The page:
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The sight of a 50-strong pack of African wild dogs in action has to be one of the most wonderful and exhilarating spectacles on the vast African savannah. Wild dogs are renowned for their strong family bonds, and anyone lucky enough to witness their interaction with a new litter of pups cannot fail to be struck by their collective devotion. Peaceful and co-operative within their family groups, they look after their young and sick and depend on each other for survival.
Sadly, such encounters are increasingly rare as Africa’s charismatic wild dog is pushed closer and closer to extinction. Remaining populations are being wiped out by indiscriminate destruction of their natural habitat, the spread of diseases such as rabies and canine distemper caught from domestic animals, and persecution by humans who view them as pests.
The wild dog is a ‘flagship’ species. Its presence signals a healthy ecosystem and its conservation goes hand in hand with the survival of innumerable other species and the protection of the wider landscape.
Niassa National Reserve in Mozambique is one of Africa’s best-kept secrets. This pristine and relatively unexplored wilderness is one of the largest protected areas in the entire continent, and is one of the last refuges for African wild dogs – providing a large area of habitat that offers a haven for 450 animals.
Fauna & Flora International (FFI) has been helping our local partner to manage this magnificent reserve for almost a decade. Although we’ve achieved some remarkable successes in Niassa during that time, we still face some tough challenges. Land clashes between humans and large carnivores such as wild dogs and lions can cause tragic and unnecessary losses on both sides.
Pups are born every year, usually between March and June. A litter may contain as many as 16 pups, but early mortality is high. African wild dogs can live for up to 10 years.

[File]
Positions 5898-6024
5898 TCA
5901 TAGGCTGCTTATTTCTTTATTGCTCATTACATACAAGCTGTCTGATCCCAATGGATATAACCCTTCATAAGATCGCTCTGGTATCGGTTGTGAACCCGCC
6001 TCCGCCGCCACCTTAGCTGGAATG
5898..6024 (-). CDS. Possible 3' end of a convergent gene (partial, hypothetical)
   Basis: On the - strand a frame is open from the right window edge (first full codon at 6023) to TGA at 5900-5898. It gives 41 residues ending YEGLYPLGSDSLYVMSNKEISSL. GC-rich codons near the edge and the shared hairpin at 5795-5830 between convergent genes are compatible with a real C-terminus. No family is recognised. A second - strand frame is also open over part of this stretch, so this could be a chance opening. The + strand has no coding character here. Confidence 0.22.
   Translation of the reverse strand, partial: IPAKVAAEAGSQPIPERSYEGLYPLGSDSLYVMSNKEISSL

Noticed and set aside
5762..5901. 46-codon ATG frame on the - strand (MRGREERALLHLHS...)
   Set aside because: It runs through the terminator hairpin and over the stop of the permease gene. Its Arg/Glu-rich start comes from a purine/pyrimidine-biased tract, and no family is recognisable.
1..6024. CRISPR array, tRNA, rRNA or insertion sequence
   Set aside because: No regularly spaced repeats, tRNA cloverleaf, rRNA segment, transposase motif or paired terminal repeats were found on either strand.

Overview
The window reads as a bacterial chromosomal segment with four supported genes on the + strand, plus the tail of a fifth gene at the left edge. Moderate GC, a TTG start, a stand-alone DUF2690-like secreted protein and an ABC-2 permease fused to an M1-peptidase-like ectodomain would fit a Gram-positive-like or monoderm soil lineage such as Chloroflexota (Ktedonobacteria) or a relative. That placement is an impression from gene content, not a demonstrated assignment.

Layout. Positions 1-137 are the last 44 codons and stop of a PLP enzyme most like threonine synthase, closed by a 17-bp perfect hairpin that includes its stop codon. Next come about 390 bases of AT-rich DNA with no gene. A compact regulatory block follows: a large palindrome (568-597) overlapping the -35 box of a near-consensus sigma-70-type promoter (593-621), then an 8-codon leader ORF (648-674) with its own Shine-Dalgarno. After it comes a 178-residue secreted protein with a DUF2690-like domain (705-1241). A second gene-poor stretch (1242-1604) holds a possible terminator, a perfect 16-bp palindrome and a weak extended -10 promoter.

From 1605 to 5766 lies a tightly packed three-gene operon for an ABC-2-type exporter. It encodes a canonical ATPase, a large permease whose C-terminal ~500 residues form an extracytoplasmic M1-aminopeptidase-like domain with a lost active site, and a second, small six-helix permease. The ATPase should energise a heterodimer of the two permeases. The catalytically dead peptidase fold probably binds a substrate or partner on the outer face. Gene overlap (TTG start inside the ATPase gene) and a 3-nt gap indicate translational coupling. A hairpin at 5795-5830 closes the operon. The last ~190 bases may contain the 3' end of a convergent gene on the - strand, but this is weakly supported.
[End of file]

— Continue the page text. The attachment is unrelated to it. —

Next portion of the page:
African wild dogs need large home ranges. On the Serengeti it is estimated that each pack has a home range of 1,500 km2. An area the size of Greater London, which is home to 7.5 million people, could support only one or two packs of wild dogs.
They once ranged across sub-Saharan Africa, from West to East and down to the tip of South Africa. Today they have almost disappeared in West and Central Africa. Remnant populations are mostly found in southern and southeastern Africa, but groups are fragmented and isolated from one another.
Each family group requires an extremely large territory. As Africa’s last tracts of wilderness are destroyed, wild dogs are forced into areas where they face unfamiliar threats, such as potentially fatal encounters with humans and exposure to the frequently lethal viruses carried by domestic dogs.
Unlike many other animal groups, wild dog packs are predominantly made up of males. Males stay within the pack they were born into, whereas females move on to join new families.
Only very distantly but they do share some characteristics; they are similar in size to a medium-sized domestic dog, and on the whole they are surprisingly non-aggressive – for example they do not fight over food but instead ‘beg’ to indicate their wish to eat.
Wild dogs are carnivores and mainly hunt medium-sized antelope such as gazelle and impala. Their distinctive technique is to hunt cooperatively and exhaust their prey through chase. They are fast runners with impressive levels of endurance, able to run at about 35 miles per hour for 3 miles or more. Adults will allow younger members of the pack to eat before them.
Wild dogs hunt in packs and have developed highly sophisticated social interactions within their groups to secure their prey. It is thought that they ‘talk’ when they hunt; using calls and ‘body language’ to communicate to each other.